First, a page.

The second issue of MAI Journal for 2014 - Volume 3 Issue 2 - is now available online. This is a special themed issue which focuses on the concept of resilience written from Māori perspectives. It is composed of six articles on topics such as indigenous resistance to the state, whānau and resilience, palliative care, community-based responses to HIV and other chronic conditions, and Māori responses to the earthquakes which struck Christchurch between 2010 and 2011.

The lead article by Mera Penehira, Alison Green, Linda Tuhiwai Smith and Clive Aspin, titled “Māori and Indigenous Views on R & R: Resistance and Resilience” explores the resilience discourse by tracing the development of Māori and Indigenous frameworks of resilience. The authors critically consider whether the concept of resilience is simply the most current means by which the State encourages Māori to reframe the experience of colonisation as one of successful “adaption” to adversity.

Three of the six articles theorise the link between whānau and resilience. The article “Conceptualising the Link Between Resilience and Whānau Ora: Results From a Case Study” by Amohia Boulton and Heather Gifford presents results of a qualitative case study undertaken with a Māori health provider and discusses the link between resilience and the concept of whānau ora.

Jordan Waiti and Te Kani Kingi’s contribution titled “Whakaoranga Whānau: Whānau Resilience” explores “resilience strategies” and the multiple ways in which whānau contribute to the development of their members and the various mechanisms employed to foster growth and security. It is argued that understanding how whānau operate has implications for service delivery and policy design.

In their article entitled “End-of-Life Care and Māori Whānau Resilience”, Tess Moeke-Maxwell, Linda Nikora and Ngahuia Te Aweokotuku discuss the cultural resources which assist Māori whānau in being resilient when caring for a family member at the end of life. The study illustrates that the economic and material ramifications of colonialism significantly impact on Māori at the end of life, influencing the ability of whānau to identify and access much needed resources and palliative care support.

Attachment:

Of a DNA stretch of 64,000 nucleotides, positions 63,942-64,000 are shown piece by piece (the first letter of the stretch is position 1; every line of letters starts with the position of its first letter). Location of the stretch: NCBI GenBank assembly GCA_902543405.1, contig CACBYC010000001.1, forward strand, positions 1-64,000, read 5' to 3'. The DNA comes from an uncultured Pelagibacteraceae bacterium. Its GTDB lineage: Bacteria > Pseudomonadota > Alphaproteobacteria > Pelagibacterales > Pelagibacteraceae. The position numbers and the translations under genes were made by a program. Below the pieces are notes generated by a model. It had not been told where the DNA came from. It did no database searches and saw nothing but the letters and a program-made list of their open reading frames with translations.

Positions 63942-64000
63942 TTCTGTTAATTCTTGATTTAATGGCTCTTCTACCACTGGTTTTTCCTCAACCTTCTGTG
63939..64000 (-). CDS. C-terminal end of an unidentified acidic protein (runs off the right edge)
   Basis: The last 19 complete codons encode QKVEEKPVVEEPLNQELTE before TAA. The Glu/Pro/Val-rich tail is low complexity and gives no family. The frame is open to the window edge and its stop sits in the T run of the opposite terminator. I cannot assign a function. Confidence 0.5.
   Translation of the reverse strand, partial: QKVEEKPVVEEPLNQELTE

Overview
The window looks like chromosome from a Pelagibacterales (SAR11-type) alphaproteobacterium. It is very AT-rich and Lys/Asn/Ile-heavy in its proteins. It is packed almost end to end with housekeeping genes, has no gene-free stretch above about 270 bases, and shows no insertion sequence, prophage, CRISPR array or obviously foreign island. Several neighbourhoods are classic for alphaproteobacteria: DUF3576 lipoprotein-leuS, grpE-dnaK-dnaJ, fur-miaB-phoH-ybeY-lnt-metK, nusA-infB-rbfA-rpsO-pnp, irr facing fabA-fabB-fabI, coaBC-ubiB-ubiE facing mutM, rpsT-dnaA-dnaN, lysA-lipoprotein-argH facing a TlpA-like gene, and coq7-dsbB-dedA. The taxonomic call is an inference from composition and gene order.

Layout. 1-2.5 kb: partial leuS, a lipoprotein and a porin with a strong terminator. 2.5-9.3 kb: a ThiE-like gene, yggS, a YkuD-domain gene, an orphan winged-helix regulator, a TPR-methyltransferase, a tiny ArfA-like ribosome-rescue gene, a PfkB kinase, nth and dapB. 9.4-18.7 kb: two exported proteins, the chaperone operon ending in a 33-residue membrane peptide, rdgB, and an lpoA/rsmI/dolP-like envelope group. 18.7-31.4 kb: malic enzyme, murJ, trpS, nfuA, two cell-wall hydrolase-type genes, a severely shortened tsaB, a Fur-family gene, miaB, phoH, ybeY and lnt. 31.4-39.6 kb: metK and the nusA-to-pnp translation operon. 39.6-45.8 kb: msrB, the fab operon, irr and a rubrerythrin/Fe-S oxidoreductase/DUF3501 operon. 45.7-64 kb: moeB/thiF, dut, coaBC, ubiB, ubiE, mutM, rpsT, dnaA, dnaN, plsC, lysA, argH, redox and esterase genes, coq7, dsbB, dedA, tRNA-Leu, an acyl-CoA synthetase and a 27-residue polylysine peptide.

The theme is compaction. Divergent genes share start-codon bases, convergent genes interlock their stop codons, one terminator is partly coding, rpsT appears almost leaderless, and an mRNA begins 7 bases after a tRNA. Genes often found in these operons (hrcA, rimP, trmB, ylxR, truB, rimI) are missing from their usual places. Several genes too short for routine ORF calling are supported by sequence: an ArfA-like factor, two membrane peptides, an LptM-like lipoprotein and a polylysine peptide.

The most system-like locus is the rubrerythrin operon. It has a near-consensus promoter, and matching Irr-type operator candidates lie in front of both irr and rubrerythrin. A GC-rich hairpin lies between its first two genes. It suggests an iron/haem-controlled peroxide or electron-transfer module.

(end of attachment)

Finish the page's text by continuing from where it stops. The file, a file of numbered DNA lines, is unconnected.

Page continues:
In their second contribution to this issue, titled “Community-Based Responses to High Rates of HIV among Indigenous Peoples”, Clive Aspin, Mera Penehira, Alison Green and Linda Tuhiwai Smith compare findings from Australia, Canada and New Zealand and explore how community-based initiatives play a vital role in overcoming the challenges Indigenous people face in dealing with HIV and other chronic conditions.

In the final paper, “Māori and the Christchurch Earthquakes: The Interplay Between Indigenous Endurance and Resilience Through Urban Disaster”, Simon Lambert explores Māori responses to the disastrous earthquakes that struck Christchurch in 2010 and 2011 to review the notion of resilience. It is proposed that Māori resilience to urban disaster can only come from better strategies of reduction and readiness, actions which must take place before any disaster.

MAI Journal publishes multidisciplinary peer-reviewed articles that critically analyse and address indigenous and Pacific issues in the context of Aotearoa New Zealand. The journal is published online and all content is free to access at

For more information, contact:
Bartek Goldmann, MAI Journal Coordinator

Ngā Pae o te Māramatanga, New Zealand's Māori Centre of Research Excellence
Tel: +64 9 923 4220 ext. 86109